I just can’t get enough of gap toothed models. The off beat gazes of Georgia Jagger and Lara Stone embody everything that is inventive in fashion. An experimental fashion mood has seen casting agents shift from the army of perfects that once graced the covers and catwalks in favour of models with just the right amount of awkward. Hardly a fresh observation (Jagger was named Model of the Year back in December and Stone has been killing it in the cover count for the past 18 months) but perhaps the signature of a new consumer order.
One of my favourite authors on luxury fashion branding argues that the appeal of luxury fashion lies in exclusivity and inaccessibility. A casual search of 90’s campaign images reads like a high school year book. Similar faces with similar features; a class of supers. Too perfect for words, so conversations just aren’t needed.
Lately something has stirred in the world of branding. Aspirational messages have become tired and gloss without character is fading faster than you can say ‘easy, breezy, beautiful’. All brands, not just those in fashion, need to prove themselves more than ever.
Luxury fashion’s foray into the realm of social media runs almost parallel to the rise of Jagger and Stone. Most of the industry, that has made its money through mystique with a carefully curated feign of disinterest, has only recently followed their customers online. It’s more than likely an uncomfortable dynamic for fashion brokers who are used to a ‘top down’ approach, satisfied in the position to dictate in a one way conversation to their customers. Now these customers are talking back.
Now more than ever fashion messages need to be more relevant or marketers will risk losing their customers to another online channel. Competition, or criticism for that matter, is only a click away and brands than appear elusive will be left out of the conversation. The brands who are willing to talk and embrace the democracy of the internet will undoubtedly prevail over those who shun it for fear of lost control. Brands who do not speak do not have influence and finding the perfect balance between too cool and too inclusive is a challenge that the fashion industry needs to confront; preferably with a gap-toothed smile.
I first turned my attention to Twitter when it landed my house mate Mr. Whipps the job of his dreams. A talented designer and photographer, Mr Whipps created a Flickr portfolio and a professional blog whilst also building a relationship with a local creative agency over Twitter. As weeks past, the agency couldn’t help but notice him and one day called him in for a meeting. They ambushed him with a contract and he now tweets from his new office.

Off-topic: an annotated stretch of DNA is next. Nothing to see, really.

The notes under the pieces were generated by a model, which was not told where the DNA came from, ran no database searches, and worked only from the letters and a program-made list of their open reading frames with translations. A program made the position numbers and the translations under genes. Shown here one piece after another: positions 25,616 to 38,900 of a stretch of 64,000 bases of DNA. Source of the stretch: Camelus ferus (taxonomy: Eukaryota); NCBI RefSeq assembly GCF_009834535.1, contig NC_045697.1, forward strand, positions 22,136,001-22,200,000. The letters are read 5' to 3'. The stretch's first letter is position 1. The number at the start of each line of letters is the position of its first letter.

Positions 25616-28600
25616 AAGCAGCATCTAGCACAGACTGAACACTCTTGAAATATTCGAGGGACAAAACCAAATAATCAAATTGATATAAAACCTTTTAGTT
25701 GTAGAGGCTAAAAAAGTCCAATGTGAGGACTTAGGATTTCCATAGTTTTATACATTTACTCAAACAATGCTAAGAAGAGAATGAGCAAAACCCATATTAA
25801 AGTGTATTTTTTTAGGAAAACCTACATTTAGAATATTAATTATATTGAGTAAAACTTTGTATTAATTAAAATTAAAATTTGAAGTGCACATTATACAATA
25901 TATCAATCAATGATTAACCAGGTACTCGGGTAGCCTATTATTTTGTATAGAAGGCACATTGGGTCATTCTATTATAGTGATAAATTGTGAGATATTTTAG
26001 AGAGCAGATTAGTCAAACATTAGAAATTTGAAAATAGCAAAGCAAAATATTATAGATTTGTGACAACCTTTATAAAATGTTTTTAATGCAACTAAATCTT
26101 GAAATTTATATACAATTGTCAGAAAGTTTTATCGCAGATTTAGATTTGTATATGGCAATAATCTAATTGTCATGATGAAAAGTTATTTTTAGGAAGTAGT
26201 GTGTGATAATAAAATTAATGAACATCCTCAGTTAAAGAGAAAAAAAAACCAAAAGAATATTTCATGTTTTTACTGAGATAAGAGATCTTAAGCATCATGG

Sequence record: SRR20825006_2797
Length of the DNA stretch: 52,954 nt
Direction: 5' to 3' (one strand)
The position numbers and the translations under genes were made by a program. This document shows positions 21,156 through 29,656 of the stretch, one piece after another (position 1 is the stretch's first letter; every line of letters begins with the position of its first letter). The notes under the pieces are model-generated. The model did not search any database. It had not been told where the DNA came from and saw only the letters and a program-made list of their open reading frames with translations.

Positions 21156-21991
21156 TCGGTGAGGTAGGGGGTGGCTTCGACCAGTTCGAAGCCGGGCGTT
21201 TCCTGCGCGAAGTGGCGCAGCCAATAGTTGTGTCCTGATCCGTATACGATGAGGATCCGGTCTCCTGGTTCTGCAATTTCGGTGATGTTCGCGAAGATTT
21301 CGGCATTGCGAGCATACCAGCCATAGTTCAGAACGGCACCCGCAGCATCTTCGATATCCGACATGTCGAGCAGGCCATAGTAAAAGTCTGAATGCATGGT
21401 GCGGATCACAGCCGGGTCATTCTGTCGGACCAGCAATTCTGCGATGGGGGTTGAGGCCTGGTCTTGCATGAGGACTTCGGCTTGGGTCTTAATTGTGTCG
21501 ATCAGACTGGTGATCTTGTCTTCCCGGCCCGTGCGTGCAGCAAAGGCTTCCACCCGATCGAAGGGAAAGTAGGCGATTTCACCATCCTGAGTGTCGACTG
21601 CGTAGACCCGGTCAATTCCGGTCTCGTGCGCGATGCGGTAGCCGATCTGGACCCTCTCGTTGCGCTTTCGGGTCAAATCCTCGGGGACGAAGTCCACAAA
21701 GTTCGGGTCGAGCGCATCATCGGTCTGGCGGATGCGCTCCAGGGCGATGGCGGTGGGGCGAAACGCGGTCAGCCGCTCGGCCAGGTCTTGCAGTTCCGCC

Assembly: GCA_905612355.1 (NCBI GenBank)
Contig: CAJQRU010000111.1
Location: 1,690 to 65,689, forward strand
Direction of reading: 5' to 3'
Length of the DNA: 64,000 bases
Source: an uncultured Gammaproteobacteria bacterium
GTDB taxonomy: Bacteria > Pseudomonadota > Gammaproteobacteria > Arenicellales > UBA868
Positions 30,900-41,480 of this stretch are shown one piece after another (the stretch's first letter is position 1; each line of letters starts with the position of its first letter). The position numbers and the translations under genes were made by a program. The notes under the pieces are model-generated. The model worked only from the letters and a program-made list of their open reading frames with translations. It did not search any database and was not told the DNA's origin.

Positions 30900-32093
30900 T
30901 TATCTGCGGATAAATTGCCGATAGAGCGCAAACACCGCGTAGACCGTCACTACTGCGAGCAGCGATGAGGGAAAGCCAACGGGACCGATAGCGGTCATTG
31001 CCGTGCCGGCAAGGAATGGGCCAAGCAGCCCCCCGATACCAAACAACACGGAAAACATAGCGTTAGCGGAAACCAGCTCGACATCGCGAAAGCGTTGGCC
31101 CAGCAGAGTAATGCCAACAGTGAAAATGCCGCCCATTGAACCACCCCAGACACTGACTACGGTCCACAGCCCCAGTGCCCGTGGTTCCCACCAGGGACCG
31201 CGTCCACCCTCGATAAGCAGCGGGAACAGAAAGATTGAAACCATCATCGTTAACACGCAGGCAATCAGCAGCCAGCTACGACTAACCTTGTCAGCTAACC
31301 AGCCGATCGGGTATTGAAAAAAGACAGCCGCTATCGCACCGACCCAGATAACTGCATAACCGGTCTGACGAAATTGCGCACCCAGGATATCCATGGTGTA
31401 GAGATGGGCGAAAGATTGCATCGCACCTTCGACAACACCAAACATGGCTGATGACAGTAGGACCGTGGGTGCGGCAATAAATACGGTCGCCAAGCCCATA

I couldn’t resist joining the conversation. At first, Twitter intimidated me; conversation is difficult without an icebreaker. So I chose a username, added a few fashionable tweeters… and listened. I dropped in an out of conversations, clicked links to articles and discovered new tweeters through those I followed. I had created my own personal feed of tailored content streamed to me and could tune in an out whenever I liked.
I found I was learning more through my Twitter stream than I could have if I had to source the content myself and came across opportunities that would have otherwise passed me by. I attended a Retail Trends seminar hosted by Westfield (thank you @Ragtrader) and even had my style profiled between the pages of @GraziaMagAus.
For every blog I visit that has a twitter feed, there are a handful more that don’t. For fashion bloggers, who are selective in who they choose to follow, Twitter is a real time data-stream of knowledge from those in the front row (figuratively and proverbially); the ultimate in fashion forward. If you tweet, let’s get in touch. If you haven’t yet but are thinking of it, here are a few of my thoughts on how fashion bloggers can make the most of Twitter.
- First of all, don’t feel like you have to say anything just for the sake of it. This may feel at odds with the concept of Twitter, so start by paying attention to what those you follow have to say and retweet the most interesting comments.
- Understand your Twitter audience and tweet with them in mind. Curate your Twitter comments as you would your blog content and keep your comments relevant to your ‘blogger brand’.
- It may sound obvious, but publish your blog developments on Twitter. Each time you write a new post, tweet it. If your blog is mentioned elsewhere in cyberspace, mention it.
- When tweeting a blog post, post a tiny URL rather than your whole blog address. At first, I thought it was necessary to ‘advertise’ my blog URL in the hopes people would remember it before realizing that I was wasted a large portion of my 140 characters. Seeing my URL won’t impulse people to click through nearly as much as an enticing one liner. Think of Twitter as a wink across a crowded room; be alluring.
- Share your finds over Twitter; us bloggers are a stylish and savvy bunch so if you find an interesting article or tweet (breaking news of a new Topshop/designer collaboration for example)… tweet it! If you think you have nothing to tweet, search. Keeping up a Twitter feed is the perfect excuse to hunt for new ideas.
images courtesy of Jak & Jil Blog